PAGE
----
Indigenous justice means justice for all,’ says Anglican Canadian Indigenous leader
National Indigenous Anglican Bishop Mark MacDonald said he is hopeful that the final report of the Truth and Reconciliation Commission (TRC) outlining concrete actions that would respect the sovereignty and integrity of Canada’s Indigenous peoples would help Indigenous Anglicans’ own struggle for self-determination within the Anglican Church of Canada.
What resonated with him the most in the report, said MacDonald in an interview, was its call for “a full and complete acceptance of the values, protocols and ideals of Indigenous people and their equal weight in governance, in life, in culture. It adds a lot of weight to what we’re trying to do.”
Indigenous Anglicans believe that “the Gospel, the living word of God, wants to be living and real in Indigenous life,” said MacDonald. “You can’t do that if you have no respect for Indigenous life.
“What we have looked for, hoped for and longed for in the church and in the larger society is something that this report asked,” he added. “What the TRC report describes so well is that Indigenous concerns are woven into the fabric of Canadian life so completely that you cannot have justice unless you have indigenous justice, and indigenous justice means justice for all.”
Nonetheless, MacDonald acknowledged that it is a strong declaration that “will be challenging to Canada, as we have already seen.” He added that it is one that will also be challenging to the church “because people are so habituated into thinking that Indigenous values, ideals, values and practices are inferior, that they have no place in governance, life and in the life of the church.”
MacDonald said the TRC has not only allowed the truth of what happened at the Indian residential schools to be told “in a full and comprehensive way,” it has also provided a roadmap towards reconciliation and “towards a future of real partnership and life” between Indigenous and non-Indigenous Canadians.
These, according to National Indigenous Anglican Bishop Mark MacDonald, were the two most important achievements of the TRC, which ended its six-year inquiry on June 2 by releasing a 382-page report that concluded the residential school system amounted to “cultural genocide.”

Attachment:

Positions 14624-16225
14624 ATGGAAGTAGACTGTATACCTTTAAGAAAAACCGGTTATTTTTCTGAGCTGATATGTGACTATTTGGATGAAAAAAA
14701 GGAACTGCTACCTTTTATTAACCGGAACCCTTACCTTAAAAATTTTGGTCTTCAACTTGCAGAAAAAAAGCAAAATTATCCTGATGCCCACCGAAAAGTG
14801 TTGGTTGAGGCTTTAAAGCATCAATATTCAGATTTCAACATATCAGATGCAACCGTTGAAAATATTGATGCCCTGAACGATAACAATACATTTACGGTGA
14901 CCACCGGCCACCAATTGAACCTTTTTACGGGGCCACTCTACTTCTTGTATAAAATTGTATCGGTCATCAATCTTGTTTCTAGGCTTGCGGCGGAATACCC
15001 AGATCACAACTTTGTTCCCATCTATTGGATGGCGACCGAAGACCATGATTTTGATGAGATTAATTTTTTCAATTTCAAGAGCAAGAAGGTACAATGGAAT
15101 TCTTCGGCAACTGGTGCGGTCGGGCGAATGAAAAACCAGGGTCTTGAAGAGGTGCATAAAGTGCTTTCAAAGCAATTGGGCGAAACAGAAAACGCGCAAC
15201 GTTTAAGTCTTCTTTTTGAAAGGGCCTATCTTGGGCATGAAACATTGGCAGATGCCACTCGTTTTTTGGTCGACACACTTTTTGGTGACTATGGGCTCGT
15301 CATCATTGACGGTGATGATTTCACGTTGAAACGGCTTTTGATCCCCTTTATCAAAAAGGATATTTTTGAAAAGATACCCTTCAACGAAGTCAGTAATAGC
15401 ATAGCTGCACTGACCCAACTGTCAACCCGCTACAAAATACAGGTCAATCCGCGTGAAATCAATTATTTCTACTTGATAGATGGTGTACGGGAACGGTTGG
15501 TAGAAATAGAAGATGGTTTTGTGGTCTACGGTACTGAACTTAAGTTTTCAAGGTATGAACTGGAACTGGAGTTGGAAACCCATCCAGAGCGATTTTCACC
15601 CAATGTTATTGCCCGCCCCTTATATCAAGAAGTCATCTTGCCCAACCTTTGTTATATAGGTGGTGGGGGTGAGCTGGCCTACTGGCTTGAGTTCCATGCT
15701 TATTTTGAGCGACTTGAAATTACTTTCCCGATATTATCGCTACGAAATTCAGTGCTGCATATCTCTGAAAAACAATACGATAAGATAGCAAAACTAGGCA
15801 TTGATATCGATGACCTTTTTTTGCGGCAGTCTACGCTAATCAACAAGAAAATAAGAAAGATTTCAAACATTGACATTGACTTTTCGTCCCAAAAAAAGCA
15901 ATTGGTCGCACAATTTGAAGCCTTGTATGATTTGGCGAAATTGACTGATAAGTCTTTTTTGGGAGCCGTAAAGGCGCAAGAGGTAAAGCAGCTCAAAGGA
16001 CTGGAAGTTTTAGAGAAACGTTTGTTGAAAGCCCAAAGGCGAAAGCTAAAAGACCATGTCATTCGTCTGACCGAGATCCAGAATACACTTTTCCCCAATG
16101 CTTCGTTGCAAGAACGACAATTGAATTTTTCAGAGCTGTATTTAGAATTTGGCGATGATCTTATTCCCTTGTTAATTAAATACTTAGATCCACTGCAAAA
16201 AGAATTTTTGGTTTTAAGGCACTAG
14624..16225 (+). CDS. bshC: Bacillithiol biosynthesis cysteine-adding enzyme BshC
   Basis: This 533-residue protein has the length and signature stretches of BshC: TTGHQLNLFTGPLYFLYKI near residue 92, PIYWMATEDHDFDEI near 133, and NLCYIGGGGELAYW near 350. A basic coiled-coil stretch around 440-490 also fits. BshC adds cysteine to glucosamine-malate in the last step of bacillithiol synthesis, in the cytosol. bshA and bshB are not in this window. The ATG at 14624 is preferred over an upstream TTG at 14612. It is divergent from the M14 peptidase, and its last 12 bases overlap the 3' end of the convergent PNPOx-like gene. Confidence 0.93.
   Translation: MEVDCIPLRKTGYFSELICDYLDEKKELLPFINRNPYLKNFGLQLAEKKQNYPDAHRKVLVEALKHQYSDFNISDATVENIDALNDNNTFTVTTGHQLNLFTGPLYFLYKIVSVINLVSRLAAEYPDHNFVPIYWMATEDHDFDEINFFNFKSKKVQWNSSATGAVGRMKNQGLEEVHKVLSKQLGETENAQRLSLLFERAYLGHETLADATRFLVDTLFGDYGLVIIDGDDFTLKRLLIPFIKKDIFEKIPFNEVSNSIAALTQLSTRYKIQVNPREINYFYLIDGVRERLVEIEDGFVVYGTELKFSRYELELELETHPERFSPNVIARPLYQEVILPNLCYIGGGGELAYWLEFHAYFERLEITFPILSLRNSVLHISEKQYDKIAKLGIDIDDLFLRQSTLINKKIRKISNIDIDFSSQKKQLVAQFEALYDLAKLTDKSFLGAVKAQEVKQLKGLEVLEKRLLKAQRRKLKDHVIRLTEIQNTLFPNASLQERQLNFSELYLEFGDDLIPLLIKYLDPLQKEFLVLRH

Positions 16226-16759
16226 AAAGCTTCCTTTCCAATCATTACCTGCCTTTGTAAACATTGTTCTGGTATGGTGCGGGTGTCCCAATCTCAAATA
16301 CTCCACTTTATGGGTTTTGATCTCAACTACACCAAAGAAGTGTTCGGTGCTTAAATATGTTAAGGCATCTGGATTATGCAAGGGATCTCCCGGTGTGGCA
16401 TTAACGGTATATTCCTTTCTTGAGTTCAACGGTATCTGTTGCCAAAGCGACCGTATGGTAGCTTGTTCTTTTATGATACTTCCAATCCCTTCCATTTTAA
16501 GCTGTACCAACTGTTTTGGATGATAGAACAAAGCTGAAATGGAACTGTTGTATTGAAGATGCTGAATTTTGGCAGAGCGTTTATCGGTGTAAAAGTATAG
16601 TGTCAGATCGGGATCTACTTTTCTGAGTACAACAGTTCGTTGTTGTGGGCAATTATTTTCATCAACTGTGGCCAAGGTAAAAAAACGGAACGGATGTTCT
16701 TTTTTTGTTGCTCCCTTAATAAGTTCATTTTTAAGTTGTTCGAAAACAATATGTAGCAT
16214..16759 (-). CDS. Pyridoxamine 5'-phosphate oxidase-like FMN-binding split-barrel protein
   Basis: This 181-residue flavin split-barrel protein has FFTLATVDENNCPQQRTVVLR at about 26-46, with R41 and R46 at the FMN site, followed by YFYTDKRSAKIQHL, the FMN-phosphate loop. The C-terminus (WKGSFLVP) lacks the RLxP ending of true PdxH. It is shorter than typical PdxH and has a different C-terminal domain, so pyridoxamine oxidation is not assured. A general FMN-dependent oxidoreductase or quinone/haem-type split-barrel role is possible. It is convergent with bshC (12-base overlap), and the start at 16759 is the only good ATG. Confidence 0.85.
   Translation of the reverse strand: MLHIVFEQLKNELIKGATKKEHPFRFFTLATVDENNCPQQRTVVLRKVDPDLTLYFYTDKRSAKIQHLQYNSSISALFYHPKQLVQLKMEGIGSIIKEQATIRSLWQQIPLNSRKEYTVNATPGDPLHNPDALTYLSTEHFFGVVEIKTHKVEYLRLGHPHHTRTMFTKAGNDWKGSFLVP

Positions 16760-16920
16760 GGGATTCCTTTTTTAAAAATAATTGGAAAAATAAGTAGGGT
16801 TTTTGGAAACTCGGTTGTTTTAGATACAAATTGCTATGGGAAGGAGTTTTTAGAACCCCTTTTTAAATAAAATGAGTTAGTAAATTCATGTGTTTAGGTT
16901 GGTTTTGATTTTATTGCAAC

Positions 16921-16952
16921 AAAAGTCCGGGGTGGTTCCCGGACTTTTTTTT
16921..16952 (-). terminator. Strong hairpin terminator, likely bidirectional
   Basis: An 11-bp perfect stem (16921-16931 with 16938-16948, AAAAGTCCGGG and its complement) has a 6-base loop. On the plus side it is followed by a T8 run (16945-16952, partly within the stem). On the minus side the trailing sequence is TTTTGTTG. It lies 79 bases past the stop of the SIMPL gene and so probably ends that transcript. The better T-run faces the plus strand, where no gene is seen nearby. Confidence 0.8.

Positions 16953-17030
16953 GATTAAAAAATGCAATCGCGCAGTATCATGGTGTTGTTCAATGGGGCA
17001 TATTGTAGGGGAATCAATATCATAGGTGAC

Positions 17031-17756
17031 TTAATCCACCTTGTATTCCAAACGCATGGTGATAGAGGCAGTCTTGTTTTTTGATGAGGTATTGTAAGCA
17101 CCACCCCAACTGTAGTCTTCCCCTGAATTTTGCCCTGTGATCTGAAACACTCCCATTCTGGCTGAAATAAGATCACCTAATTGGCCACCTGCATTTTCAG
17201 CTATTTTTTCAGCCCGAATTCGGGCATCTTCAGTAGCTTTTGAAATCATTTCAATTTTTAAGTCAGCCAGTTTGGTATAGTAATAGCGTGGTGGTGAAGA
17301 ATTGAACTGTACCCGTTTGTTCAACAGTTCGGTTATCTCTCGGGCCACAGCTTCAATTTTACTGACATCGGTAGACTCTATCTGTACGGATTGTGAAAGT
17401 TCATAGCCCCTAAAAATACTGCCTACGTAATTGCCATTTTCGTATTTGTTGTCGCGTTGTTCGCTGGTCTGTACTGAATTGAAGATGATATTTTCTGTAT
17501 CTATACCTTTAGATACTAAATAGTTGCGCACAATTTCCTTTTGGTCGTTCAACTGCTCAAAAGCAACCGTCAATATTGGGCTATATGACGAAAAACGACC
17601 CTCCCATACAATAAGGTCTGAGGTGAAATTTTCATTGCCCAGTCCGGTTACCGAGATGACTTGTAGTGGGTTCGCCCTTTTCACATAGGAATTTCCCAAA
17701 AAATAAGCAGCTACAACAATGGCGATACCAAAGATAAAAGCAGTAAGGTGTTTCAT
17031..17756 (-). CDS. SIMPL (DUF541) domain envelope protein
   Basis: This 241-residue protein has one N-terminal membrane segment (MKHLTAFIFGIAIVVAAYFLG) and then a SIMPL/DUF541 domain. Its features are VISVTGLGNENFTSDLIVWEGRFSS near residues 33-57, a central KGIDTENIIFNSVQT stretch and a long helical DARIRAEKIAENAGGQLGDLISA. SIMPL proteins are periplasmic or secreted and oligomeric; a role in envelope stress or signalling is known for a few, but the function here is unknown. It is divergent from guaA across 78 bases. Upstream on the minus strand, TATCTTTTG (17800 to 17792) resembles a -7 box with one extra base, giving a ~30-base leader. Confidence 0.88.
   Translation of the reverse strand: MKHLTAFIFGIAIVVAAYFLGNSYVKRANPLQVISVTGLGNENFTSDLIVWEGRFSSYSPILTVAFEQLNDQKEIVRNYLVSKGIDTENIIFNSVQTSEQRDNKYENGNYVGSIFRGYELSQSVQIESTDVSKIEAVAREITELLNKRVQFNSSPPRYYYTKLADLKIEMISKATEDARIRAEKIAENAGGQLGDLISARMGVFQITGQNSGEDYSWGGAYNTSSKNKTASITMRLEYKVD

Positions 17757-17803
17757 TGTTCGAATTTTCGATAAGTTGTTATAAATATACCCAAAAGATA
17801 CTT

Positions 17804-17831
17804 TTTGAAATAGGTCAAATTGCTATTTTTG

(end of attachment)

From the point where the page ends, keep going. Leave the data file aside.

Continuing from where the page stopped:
The TRC also issued 94 recommendations that included a call for a new royal proclamation and covenant of reconciliation that would reaffirm the nation-to-nation relationship between Aboriginal peoples and the Crown, as well as concrete actions for addressing issues such as Aboriginal child welfare, education, language and culture, spiritual traditions, missing and murdered Aboriginal women, justice, health and missing residential school children.
“The report, for me, was an emotional moment,” said MacDonald. “So many things came together at that time that we’ve been hoping for, working for, believing in, struggling.”
The presence of church leaders at the closing event of the TRC, held May 31 to June 2 in Ottawa, as well as their joint response to the report, have given him hope, said MacDonald.
“I think the churches’ presence here and commitment really speaks for itself. I’m more hopeful than I have been in the past that the church is committed to follow through, that it understands that the goodness and the joy of this is the follow through,” he said. “Even though the follow through will be very, very difficult, I think a lot of our leaders are beginning to understand that this is good, not just for Indigenous people but for every Canadian. “
Bishop Lydia Mamakwa of the Indigenous Spiritual Ministry of Mishamikoweesh said she also felt “very positive” and “very hopeful” about the churches’ response to the report. “I know that the church has always tried to stand by us and I appreciate that.”
In their response, the churches that operated the federally funded residential schools — Anglican, United, Presbyterian and Roman Catholic — said the report will offer direction to their “continuing commitment to reconciliation.”
“We are committed to respect Indigenous spiritual traditions in their own right,” they said in a statement. “As individual churches and in shared interfaith and ecumenical initiatives…we will continue to foster learning about and awareness of the reality and legacy of the residential schools, the negative impact of such past teachings as the Doctrine of Discovery, and the new ways forward found in places, such as the United Nations Declaration on the Rights of Indigenous Peoples.”
Churches also promised to continue funding “community-controlled initiatives in healing, language and cultural revitalization, education and relationship-building, and self-determination.”
Mamakwa expressed hope that the TRC’s recommendations and the churches’ promises “will take shape, that they will be implemented.”
For Mamakwa, a key element in the recommendations was education, specifically, educating all Canadians not just about what happened at the residential schools, but about Aboriginal history. “I think that would create change in attitudes,” she said. While “some good work was done” by the TRC, she said, its work was not widely known in her own community. “It has just hit the tip of the iceberg. There’s more work to be done,” she said.
What she would like the church to concentrate on the revival of language and culture, said Mamakwa. “The church can really acknowledge and validate our culture through our language.” She lamented that a lot of the church resources in her community are often in English.